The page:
Hunter Kemper beat the Texas heat--and all comers--at the U.S.
Olympic triathlon trials
Hours after handily winning the U.S. Olympic men's triathlon
trials in 90[degree] heat in Dallas on Sunday, Hunter Kemper was
giving public-speaking pointers to a new Olympic teammate.
"Closer to the mike," Kemper, 24, told Nick Radkewich, 29, at
the postevent press conference. "Gotta talk right into it."
This is an article from the June 5, 2000 issue
Kemper, the U.S. torchbearer for a sport that will make its
Olympic debut in Sydney, is as good as they come: engaging,
fan-friendly, well-spoken. He hasn't been at a loss for words
since his first courtship, at age nine. Hunter had been chatty
pals with Jody Radkewich, Nick's younger sister, with whom he
attended age-group swim meets in their Orlando neighborhood. Then
word spread around the pool that they were an item. "For the two
weeks that we were boyfriend-girlfriend, or whatever you call it
at that age, I was too scared to speak," Kemper says. "So she
Kemper didn't hold a grudge against the family. He not only
helped Nick handle the spotlight on Sunday but also helped his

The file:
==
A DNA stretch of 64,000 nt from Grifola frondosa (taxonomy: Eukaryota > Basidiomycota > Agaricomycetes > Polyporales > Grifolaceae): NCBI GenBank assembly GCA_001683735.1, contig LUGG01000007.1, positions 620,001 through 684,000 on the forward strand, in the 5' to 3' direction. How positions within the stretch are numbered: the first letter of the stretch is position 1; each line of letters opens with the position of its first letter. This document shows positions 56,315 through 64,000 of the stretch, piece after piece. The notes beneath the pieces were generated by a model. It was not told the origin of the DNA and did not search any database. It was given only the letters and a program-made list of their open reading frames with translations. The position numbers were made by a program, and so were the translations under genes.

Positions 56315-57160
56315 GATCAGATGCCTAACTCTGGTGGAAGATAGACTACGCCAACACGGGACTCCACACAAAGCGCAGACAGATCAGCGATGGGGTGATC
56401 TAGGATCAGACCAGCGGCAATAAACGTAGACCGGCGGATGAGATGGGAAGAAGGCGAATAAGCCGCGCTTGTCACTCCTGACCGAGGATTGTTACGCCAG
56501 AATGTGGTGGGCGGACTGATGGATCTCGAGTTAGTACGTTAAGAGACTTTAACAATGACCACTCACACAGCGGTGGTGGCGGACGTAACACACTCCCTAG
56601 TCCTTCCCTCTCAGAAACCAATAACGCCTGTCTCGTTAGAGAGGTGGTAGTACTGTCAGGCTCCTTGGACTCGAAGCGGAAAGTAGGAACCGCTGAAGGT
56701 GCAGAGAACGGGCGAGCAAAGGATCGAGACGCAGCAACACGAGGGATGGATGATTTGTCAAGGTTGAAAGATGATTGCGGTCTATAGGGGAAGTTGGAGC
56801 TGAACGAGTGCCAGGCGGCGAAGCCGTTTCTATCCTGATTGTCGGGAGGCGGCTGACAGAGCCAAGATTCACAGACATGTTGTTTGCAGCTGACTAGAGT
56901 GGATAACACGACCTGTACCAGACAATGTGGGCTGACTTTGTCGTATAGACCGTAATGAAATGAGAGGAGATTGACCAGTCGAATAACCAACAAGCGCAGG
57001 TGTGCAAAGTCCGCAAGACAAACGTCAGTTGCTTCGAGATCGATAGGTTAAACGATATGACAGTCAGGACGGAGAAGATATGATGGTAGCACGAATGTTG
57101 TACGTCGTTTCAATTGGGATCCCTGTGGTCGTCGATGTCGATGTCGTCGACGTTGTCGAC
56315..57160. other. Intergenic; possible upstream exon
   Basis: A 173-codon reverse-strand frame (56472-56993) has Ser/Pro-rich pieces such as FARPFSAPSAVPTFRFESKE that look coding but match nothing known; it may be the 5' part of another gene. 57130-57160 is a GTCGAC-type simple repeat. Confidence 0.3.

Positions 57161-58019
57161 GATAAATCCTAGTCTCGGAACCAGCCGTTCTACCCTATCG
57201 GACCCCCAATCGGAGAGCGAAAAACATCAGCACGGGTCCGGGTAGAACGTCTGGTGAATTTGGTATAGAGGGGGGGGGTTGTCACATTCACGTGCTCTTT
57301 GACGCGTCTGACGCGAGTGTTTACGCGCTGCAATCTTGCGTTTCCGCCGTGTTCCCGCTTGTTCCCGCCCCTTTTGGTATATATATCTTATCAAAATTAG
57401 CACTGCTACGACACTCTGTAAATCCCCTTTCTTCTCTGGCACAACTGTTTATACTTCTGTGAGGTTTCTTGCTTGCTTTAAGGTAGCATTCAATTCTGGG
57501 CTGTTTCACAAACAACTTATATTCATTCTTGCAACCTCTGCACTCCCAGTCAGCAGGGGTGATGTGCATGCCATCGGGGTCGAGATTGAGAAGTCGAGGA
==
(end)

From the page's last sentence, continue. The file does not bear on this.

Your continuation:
friend and training partner earn an Olympic berth. After winning
the first of USA Triathlon's two Olympic trials, on the Olympic
course in Sydney in April, Kemper guaranteed the U.S. men two
more spots by competing in several international events and
beefing up his World Cup point total before May 2, thus assuring
the U.S. of the maximum three slots.
Kemper didn't need to compete in Dallas, but the purse of $11,700
was nearly twice the biggest sum he'd ever won. He spent most of
the bike leg in a pack of five but pulled away in the run,
leaving the remaining U.S. berths to the next two Americans,
Radkewich in fourth and Ryan Bolton, another of Kemper's training
partners, in fifth.
The women's race on Saturday was testier and less predictable.
Barb Lindquist, the favorite, and Sheila Taormina, a swimming
gold medalist in the 4 X 200-meter freestyle relay at the 1996
Games, shared a one-minute lead in the 1.5-kilometer swim and
extended it to 3:30 in the bike phase as some in the trail pack
of 12 cyclists wondered why the stronger riders among them
weren't making a charge at the two leaders. Taormina surged
ahead in the 10-km run and crossed the line first in 2:05:27, 40
seconds ahead of Joanna Zeiger, an asthmatic who, because of the
humidity, needed eight puffs of Ventolin from her inhaler during
the race. Jennifer Gutierrez, who placed fifth in Dallas, had
already earned her Olympic berth in April.
Lindquist collapsed during the run and dropped out. "My core got
too hot, and my legs got the wobbles," she said while she
received fluids through an IV tube. Nearby, third-place finisher
Siri Lindley, on her own IV bag, spotted Lindquist and began